Student advocates call for financial aid reform in governor’s budget

by Catlan Nguyen, Staff Writer

Members of three student advocacy organizations from California colleges are calling for financial aid reform to address the affordability crisis facing students across the state.

The Student Senate of the California Community Colleges, the Cal State Student Association and the University of California Student Association released a statement Jan. 10 to request financial aid reform in response to Gov. Gavin Newsom’s recent state budget proposal. 

The statement calls for more funding for student costs beyond tuition, such as transportation, housing, textbook costs and more, according to the joint statement from SSCCC, CSSA and UCSA.

“We are happy to see Governor Newsom acknowledge the California Student Aid Commission’s Cal Grant Workgroup in his 2020-2021 budget proposal,” the statement says. “However, without any other investment in financial aid reform, California would not be doing enough to adequately address the affordability crisis students across all segments are currently facing.”

The organizations have pushed for financial aid reform for two years, CSSA President and San Diego State senior Michael Wiafe said. 

“There is also no monetary developments for financial aid reform,” Wiafe said. “We are looking forward to continuously working with the legislature and governor to make sure that we are providing support. The topic of financial aid was not one of importance in the capital until we were able to really spread the message with our joint effort.”

The association’s efforts included lobbying, press conferences, budget letters, social media campaigns, in-district advocacy events, door signs and events to promote student engagement.

“The results that we had was that our student coalition was the first higher education group to meet with the then-new Gov. Newsom,” Wiafe said. “We had massive engagement with the legislature, with many using the #FixFinancialAid materials and singing our chants in meetings. The main financial aid bills that were produced, AB-1314 and SB-291, called for the workgroup.”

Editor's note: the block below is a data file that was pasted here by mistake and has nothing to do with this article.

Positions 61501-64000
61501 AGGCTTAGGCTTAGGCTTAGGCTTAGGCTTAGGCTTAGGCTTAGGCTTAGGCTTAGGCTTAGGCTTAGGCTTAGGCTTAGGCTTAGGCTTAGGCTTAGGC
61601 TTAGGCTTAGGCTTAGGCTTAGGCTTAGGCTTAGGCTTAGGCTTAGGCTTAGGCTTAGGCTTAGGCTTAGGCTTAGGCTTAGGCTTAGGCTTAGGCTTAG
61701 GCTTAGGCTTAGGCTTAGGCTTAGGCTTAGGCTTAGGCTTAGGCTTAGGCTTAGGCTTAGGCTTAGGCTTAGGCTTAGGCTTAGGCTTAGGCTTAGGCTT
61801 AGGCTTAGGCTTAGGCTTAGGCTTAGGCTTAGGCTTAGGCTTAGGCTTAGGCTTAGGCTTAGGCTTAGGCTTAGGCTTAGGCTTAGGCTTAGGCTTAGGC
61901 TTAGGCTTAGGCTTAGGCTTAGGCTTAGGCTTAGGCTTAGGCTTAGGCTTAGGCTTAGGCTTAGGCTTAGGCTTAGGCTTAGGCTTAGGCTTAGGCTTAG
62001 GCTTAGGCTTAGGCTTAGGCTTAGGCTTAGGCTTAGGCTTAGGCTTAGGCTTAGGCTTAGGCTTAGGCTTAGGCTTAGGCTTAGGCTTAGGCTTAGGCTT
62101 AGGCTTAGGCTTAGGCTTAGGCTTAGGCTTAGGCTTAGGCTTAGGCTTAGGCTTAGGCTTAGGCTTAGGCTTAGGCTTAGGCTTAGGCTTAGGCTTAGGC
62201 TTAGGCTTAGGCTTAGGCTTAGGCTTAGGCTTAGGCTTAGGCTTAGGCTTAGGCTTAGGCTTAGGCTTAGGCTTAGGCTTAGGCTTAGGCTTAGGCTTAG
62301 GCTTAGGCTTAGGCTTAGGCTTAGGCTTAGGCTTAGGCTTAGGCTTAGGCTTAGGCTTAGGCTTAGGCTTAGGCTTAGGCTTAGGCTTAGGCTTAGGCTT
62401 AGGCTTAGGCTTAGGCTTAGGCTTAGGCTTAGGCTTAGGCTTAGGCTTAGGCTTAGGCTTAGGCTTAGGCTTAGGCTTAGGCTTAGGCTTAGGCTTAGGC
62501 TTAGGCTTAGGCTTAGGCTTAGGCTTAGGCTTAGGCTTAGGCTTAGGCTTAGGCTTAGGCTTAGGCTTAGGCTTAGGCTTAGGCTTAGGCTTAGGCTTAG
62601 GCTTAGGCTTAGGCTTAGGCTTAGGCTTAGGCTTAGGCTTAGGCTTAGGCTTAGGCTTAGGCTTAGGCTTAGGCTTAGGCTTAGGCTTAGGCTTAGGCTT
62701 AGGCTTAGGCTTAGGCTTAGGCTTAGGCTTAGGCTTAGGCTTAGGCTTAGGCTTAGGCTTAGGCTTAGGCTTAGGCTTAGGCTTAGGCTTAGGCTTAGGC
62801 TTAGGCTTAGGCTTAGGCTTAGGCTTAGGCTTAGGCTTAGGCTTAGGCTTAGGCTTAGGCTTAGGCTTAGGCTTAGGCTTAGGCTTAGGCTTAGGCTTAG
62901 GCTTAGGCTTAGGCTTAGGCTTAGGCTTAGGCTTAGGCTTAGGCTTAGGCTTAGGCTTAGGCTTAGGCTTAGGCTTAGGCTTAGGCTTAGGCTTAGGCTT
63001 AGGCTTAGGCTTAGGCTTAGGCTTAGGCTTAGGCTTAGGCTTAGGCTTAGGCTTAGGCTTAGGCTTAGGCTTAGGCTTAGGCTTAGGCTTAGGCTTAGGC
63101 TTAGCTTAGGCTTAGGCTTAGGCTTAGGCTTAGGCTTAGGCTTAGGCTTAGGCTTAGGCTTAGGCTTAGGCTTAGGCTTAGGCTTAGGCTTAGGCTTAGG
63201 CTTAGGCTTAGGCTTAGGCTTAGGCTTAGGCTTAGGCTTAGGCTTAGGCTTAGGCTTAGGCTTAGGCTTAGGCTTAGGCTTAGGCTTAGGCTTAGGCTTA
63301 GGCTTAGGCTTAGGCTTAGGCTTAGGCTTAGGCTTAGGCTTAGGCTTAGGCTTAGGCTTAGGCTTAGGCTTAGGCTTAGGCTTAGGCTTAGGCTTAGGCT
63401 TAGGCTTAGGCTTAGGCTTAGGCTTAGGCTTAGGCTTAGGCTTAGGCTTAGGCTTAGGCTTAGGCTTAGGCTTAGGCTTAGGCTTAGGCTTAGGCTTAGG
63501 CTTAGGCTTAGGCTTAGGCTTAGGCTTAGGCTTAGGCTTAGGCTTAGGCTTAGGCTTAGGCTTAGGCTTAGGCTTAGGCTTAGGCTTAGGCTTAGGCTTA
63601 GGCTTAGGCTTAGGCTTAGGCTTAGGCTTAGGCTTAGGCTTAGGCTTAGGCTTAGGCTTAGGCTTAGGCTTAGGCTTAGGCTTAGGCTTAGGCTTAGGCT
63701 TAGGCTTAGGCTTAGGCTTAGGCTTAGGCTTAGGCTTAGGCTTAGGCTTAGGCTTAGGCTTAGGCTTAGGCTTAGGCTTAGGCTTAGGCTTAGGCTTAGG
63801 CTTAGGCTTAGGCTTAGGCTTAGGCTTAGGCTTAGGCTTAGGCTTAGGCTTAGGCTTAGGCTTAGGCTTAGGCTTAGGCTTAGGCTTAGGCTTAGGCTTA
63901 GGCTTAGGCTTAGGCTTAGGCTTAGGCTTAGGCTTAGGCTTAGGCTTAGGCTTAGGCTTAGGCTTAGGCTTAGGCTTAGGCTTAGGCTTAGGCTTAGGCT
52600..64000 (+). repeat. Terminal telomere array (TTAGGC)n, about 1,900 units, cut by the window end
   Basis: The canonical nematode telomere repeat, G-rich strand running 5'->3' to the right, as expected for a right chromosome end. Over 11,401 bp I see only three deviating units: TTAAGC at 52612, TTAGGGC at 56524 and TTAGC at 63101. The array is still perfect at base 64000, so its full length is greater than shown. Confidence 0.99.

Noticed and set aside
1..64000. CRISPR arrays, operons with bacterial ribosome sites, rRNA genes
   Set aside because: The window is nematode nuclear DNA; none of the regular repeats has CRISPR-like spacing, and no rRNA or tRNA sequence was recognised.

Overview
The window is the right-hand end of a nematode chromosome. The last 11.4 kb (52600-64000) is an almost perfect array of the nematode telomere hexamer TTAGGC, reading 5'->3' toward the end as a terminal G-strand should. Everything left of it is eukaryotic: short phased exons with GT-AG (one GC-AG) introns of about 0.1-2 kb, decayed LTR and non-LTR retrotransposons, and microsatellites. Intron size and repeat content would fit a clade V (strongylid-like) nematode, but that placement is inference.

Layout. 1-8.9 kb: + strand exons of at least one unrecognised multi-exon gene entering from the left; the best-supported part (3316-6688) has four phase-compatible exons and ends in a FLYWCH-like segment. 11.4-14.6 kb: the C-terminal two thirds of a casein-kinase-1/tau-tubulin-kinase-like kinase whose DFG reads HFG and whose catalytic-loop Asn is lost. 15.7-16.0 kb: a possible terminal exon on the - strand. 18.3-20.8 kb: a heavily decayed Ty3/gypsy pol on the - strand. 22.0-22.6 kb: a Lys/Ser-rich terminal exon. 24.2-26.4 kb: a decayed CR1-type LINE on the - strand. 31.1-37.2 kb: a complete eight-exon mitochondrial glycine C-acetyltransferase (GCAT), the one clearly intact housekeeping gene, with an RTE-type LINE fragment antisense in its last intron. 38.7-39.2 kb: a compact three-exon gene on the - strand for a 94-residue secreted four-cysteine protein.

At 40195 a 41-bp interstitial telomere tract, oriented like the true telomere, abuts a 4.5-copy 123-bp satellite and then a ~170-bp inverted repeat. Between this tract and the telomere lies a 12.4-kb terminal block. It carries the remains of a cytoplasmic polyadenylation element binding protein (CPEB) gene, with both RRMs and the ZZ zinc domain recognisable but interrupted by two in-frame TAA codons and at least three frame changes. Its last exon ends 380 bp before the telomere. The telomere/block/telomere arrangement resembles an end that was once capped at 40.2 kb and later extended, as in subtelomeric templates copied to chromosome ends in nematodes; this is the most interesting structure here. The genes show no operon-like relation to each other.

Members of the California Student Aid Commission Cal Grant Workgroup include people from the commission, student representatives and members of relevant research and advocacy organizations. 

Wiafe said the commission’s full and formal recommendation outlining financial aid reform is expected to be finished by March for the legislature to consider.

The topic of financial aid reform is also the first time the students of the three California state higher education systems have joined together in advocacy, CSSA Vice President of Legislative Affairs and San Jose State Student Grace Pang said.

“Together, our organizations represent the two million students across California who need our leaders in the legislature to fix the broken financial aid system,” Pang said.

Newsom’s proposed budget includes $199 million in ongoing funding to the California State University systems and $6 million for extended and continuing education programs. This is less than half of the $554 million Wiafe says is needed to fully fund the graduation initiative of 2025, compensation increases and enrollment increases.

This budget is different from previous years as it was proposed in a lump sum format and there were no specific allocations for the funds, Wiafe said. The CSU Chancellor’s Office and CSU Board of Trustees will have to decide where to allocate the funds.